Tuesday, November 19, 2013

1984 Andrew Probert Interview

Andrew Probert has been responsible for the look of Star Trek since 1979 in so many ways, and the influence of his work still is evident today even in the new Trek movies. Here is an interview with this amazingly talented production designer and artist from Enterprise Incidents #17 published in May of 1984.

Most of the article is concerned with his work on ST:TMP, which expanded the look of Trek universe from the low-budget TV series to motion-picture quality detail and design. Sharp-eared fans (pun intended) may have heard his name used on-screen in TMP, during the subspace radio chatter that was audible over the Epsilon Nine outpost exterior scenes. "Commodore Probert" was the officer named by the voice that was relaying orders for various ships... ships that even more attentive fans may have noticed as having been named and numbered in the Star Fleet Technical Manual!

 (Click on images to enlarge; once open, you may have to click again to view full size.)
My first exposure to Mr. Probert's work was when I ordered prints of his awesome paintings of the TOS cast members from Lincoln Enterprises in the early 70's. Below is a photo of the three I ordered and are now framed on my home office wall. I wish I had gotten the entire set, but my funds were limited back then. Come to think of it, they still are...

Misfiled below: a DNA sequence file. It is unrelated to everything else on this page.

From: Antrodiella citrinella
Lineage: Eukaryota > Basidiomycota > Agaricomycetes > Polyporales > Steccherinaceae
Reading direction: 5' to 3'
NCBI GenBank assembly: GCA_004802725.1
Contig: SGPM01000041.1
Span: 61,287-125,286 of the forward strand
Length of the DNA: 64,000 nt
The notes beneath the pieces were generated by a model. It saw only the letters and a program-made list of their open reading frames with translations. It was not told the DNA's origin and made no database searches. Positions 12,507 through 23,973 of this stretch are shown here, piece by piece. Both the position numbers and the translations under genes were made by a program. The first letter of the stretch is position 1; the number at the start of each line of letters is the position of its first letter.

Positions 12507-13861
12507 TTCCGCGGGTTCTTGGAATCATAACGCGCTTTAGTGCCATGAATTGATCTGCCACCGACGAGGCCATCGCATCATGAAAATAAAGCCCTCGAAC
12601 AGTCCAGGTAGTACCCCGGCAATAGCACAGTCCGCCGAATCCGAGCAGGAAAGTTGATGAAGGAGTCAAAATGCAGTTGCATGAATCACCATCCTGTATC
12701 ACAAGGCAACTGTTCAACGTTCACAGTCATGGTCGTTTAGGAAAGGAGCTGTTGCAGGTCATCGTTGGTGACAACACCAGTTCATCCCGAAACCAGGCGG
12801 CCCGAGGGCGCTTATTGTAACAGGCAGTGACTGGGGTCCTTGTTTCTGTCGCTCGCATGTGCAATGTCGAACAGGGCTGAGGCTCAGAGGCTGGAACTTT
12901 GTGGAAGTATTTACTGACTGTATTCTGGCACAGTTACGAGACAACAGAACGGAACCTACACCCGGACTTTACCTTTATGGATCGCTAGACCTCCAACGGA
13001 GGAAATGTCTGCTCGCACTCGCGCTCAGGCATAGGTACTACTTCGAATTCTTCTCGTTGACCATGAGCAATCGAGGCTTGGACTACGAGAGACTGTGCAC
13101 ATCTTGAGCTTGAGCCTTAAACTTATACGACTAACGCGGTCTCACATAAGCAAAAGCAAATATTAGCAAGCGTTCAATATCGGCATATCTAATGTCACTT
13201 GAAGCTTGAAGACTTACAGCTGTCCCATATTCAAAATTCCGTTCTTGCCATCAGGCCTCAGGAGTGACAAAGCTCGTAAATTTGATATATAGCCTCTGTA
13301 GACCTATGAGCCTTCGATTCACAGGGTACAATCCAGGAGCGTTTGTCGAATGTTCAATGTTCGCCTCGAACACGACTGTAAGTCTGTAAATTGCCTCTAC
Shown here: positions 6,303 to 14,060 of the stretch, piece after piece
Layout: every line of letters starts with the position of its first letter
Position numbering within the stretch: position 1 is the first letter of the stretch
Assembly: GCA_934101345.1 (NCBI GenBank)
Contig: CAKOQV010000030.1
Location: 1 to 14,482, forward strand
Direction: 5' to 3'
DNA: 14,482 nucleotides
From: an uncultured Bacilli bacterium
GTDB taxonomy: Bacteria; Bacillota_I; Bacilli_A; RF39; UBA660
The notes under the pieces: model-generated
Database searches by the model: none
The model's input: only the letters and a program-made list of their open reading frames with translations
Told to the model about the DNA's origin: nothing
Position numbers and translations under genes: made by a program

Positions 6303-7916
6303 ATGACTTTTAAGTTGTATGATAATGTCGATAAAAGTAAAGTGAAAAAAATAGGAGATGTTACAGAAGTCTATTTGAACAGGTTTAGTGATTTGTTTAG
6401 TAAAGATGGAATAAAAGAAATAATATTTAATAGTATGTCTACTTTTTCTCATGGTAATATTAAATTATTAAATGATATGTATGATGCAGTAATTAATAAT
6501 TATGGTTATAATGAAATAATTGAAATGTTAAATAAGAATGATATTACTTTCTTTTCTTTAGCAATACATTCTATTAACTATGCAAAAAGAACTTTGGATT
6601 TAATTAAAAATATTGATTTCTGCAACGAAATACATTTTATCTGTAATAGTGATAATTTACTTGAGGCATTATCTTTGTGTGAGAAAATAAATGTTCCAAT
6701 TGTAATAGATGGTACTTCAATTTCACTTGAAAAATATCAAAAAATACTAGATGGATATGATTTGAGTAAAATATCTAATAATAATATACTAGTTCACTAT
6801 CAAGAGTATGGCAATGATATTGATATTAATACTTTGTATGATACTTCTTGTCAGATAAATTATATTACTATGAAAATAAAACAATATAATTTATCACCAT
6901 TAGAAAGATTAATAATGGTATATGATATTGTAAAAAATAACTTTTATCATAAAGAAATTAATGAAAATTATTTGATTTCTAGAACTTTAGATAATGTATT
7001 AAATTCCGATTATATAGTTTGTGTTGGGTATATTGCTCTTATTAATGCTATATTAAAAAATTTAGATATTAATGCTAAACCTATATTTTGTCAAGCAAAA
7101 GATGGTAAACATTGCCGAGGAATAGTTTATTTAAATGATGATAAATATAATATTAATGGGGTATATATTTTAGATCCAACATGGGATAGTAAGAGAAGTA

Bonus: below, from the same issue, is a short feature that looks at the environmental suits used in the third season of the show. The rare photo of Walter Koenig in the suit is the highlight.

Bonus #2: A pensive-looking Kirk is featured in a publicity still taken during the filming of the third-season clunker "Spock's Brain."


Rob Bignell said...

Love the artwork from Lincoln Enterprises - that's truly early 70s stuff you can't find anymore!

Anonymous said...

Thank you for posting the Andy Probert interview. He has always been one of my favorite Trek artists, and his approach to Trek design has always been very interesting, with a passion for it that goes beyond just a job he was paid to do.